Distributed computations across brain regions

Organizers

João Barbosa  | Ecole Normale Supérieure de Paris, France
Heike Stein| Ecole Normale Supérieure de Paris, France

Abstract

Current recording techniques make it possible to simultaneously record from thousands of neurons in multiple brain regions. Recent work exploiting these techniques shows a broadly distributed representation of task variables across the brain (e.g Steinmetz et al, 2019; Musall et al., 2019). Furthermore, representations within regions appear to be mixed, even at the single-cell level (Fusi et al., 2016). These observations challenge the classical assignment of different computations to specialised brain regions. Instead of a series of compartmentalised computations, neuroscience is developing a new understanding of integrated computations that emerge from brain-wide interactions of different regions within nested feedback loops (Cisek, 2019). Yet, our theoretical understanding of how neural dynamics enable behaviourally relevant computations is still largely limited to individual networks in isolation, but exciting new approaches taking multi-area interactions into account are emerging (Abbott & Svoboda, 2020, for a recent volume of reviews).

This workshop will bring together experts on these emerging experimental and statistical methods, as well as network modelling, that will allow neuroscientists in the coming decade to quantify and analyse interactions between brain regions. It will be divided in five thematic sections:

  • Feedforward interactions,
  • Recurrent interactions,
  • Multi-area interactions for flexible behavior,
  • Latent variable modeling,
  • Neural subspaces

With the help of the audience and the speakers, we would like to address the following questions: What are the computational advantages of engaging multiple areas? What can architecture/structure tell us about a region’s role in distributed computations? What is the basic unit of computation? When are feedforward interactions enough, and what can we learn by studying recurrent interactions? Is there hope for properly estimating causal multi-region interactions statistically (e.g. distinguishing feedforward from feedback)?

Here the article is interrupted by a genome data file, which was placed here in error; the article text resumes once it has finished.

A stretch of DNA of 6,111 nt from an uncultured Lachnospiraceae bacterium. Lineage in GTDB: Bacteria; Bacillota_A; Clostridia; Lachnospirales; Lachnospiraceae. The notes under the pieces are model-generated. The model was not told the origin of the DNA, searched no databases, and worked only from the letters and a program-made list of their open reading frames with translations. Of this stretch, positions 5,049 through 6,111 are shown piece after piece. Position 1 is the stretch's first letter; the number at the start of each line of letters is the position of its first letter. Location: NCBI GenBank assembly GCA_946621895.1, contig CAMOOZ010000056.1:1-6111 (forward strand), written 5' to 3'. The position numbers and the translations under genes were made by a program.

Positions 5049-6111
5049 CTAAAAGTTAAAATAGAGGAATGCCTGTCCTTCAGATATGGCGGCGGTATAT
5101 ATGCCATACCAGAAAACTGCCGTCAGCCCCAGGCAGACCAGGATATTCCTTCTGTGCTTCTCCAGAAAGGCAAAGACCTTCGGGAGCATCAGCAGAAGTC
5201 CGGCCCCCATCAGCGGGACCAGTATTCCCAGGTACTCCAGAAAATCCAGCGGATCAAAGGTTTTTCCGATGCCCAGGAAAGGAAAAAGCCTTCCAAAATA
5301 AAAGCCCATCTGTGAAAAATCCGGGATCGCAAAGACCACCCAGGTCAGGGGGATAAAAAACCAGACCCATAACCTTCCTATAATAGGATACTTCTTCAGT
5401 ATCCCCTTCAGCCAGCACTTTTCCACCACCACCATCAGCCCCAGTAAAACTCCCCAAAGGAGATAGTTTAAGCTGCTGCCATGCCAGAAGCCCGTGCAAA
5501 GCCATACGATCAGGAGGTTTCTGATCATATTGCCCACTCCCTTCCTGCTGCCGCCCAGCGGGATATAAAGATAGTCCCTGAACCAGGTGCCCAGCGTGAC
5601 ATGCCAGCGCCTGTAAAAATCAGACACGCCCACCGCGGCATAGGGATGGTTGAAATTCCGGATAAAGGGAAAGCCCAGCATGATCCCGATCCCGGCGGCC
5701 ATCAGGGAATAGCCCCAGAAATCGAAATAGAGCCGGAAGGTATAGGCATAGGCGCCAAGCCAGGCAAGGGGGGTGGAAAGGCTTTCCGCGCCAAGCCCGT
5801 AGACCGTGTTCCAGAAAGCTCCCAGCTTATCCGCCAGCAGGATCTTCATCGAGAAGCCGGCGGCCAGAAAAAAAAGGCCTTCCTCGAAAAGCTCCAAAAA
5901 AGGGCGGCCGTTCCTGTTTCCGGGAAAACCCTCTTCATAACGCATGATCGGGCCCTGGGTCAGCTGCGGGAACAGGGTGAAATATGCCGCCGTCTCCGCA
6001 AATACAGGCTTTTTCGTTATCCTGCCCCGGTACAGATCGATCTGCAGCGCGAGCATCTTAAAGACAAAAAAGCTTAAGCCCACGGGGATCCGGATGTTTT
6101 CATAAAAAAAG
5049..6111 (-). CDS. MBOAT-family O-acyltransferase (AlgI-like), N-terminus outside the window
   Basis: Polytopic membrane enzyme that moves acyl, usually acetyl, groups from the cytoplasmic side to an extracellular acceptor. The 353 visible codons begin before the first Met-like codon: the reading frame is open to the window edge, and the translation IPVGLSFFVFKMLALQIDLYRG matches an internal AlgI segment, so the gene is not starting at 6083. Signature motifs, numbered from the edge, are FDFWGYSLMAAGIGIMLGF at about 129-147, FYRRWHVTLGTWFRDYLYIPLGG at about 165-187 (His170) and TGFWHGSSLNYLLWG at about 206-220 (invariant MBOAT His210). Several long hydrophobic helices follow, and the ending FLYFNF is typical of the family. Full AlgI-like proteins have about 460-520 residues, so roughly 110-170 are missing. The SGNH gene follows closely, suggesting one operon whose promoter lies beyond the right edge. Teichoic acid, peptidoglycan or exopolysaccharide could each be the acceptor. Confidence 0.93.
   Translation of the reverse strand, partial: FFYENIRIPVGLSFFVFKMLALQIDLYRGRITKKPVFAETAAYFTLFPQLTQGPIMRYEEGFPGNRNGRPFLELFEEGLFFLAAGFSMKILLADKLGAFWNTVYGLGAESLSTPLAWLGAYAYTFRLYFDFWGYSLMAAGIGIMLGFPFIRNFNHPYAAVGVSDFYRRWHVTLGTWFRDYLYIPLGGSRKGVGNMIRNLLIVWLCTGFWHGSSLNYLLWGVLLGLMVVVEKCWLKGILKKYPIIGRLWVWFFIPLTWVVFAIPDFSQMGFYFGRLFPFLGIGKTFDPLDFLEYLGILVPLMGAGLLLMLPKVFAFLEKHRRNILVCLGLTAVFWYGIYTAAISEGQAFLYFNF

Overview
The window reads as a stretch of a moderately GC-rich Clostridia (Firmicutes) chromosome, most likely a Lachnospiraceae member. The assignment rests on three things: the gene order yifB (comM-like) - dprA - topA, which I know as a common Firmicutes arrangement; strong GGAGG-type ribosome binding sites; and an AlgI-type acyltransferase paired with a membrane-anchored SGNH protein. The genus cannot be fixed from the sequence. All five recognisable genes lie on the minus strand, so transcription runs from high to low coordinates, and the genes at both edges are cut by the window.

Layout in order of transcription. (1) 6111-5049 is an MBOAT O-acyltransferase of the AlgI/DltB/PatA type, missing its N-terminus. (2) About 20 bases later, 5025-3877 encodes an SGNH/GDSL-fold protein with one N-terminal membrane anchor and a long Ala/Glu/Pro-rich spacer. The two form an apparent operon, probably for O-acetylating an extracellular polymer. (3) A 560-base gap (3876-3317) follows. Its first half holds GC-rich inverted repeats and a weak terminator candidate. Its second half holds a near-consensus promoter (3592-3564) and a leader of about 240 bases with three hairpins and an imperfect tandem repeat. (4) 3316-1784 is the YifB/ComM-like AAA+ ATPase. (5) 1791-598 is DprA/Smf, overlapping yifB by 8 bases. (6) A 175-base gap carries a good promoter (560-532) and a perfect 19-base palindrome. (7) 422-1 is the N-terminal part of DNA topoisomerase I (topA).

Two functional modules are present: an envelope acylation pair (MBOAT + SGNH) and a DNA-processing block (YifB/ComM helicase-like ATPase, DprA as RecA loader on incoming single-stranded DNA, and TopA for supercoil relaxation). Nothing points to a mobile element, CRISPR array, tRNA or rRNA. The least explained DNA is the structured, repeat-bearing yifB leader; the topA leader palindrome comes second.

Schedule (CEST)

Tuesday, Sept 13

14:00

Introduction

Heike Stein | Ecole Normale Supérieure de Paris, France

Feedforward interactions

14:15

Samuel Muscinelli | Columbia University, USA
Optimal routing to cerebellum-like structures

14:45

Sophie Bagur | Institut Pasteur, France
Transformation of population representations of sounds throughout the auditory system

Recurrent interactions

15:15

Guillaume Bellec | Ecole Polytechnique Fédérale de Lausanne, Switzerland
Fitting recurrent spiking network models to study the interaction between cortical areas

15:45

Tatiana Engel | Cold Spring Harbor Laboratory, USA
A manifold of heterogeneous vigilance states across cortical areas

16:15

Q&A session

16:30

30 min break

Multi-area interactions for flexible behavior

17:00

Cristina Savin| New York University, USA
Making sense of neural responses during complex behavior

17:30

João Barbosa | Ecole Normale Supérieure de Paris, France
Flexible inter-areal computations through low-rank communication subspaces

18:00

Panel discussion

18:30

End of first day

Wednesday, Sept 14

Latent variable models

08:30

Mehrdad Jazayeri | Massachusetts Institute of Technology, USA
Hierarchical reasoning by neural circuits in the ACC and DMFC

09:00

Stephen Keeley | Fordham University, USA
Multi-region Poisson GPFA isolates shared and independent latent structure in sensorimotor tasks

Probing interactions through perturbations

09:30

Maryam Shanechi | University of Southern California, USA
Modelling and prediction of the dynamic responses of large-scale brain networks during direct electrical stimulation

10:00

Joana Soldado-Magraner | Carnegie Mellon University, USA
Inter-areal patterned microstimulation selectively drives PFC activity and behavior in a memory task

10:30

30 min break

Neural subspaces

11:00

Sue Ann Koay | Janelia Research Campus, USA
Sequential and efficient neural-population coding across posterior cortex

11:30

Ivan Voitov | University College London, UK
Cortical feedback loops bind distributed high-dimensional representations of working memory

12:00

Panel discussion

12:30

End